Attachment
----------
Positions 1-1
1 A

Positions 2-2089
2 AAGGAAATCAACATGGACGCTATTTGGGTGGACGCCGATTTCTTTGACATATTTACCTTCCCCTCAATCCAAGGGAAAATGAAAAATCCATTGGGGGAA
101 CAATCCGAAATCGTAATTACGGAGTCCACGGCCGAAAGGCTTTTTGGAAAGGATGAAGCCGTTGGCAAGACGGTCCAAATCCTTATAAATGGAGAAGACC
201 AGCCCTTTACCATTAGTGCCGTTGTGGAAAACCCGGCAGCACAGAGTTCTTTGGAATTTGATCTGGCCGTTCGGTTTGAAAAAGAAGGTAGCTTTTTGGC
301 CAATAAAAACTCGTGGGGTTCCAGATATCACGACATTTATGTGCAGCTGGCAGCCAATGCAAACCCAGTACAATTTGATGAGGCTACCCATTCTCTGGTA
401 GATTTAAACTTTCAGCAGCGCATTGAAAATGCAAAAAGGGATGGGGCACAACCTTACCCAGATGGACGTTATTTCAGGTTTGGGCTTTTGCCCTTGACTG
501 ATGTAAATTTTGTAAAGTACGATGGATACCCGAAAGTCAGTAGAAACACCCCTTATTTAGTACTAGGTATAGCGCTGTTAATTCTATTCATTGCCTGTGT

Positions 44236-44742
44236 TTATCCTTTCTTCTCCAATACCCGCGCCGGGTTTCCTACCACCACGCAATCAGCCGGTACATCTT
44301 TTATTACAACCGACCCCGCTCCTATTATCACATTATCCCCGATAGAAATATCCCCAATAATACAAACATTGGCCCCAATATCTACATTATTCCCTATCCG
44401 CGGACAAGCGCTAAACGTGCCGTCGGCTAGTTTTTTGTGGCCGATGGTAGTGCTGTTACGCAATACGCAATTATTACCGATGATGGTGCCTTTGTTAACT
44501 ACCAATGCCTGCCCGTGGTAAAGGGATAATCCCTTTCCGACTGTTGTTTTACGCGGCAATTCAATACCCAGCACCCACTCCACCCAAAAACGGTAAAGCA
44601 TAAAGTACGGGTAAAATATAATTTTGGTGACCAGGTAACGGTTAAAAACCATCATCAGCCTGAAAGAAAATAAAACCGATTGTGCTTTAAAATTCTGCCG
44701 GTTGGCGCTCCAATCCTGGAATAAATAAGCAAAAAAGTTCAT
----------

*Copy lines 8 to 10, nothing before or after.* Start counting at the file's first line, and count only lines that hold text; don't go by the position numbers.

401 GATTTAAACTTTCAGCAGCGCATTGAAAATGCAAAAAGGGATGGGGCACAACCTTACCCAGATGGACGTTATTTCAGGTTTGGGCTTTTGCCCTTGACTG
501 ATGTAAATTTTGTAAAGTACGATGGATACCCGAAAGTCAGTAGAAACACCCCTTATTTAGTACTAGGTATAGCGCTGTTAATTCTATTCATTGCCTGTGT

Positions 44236-44742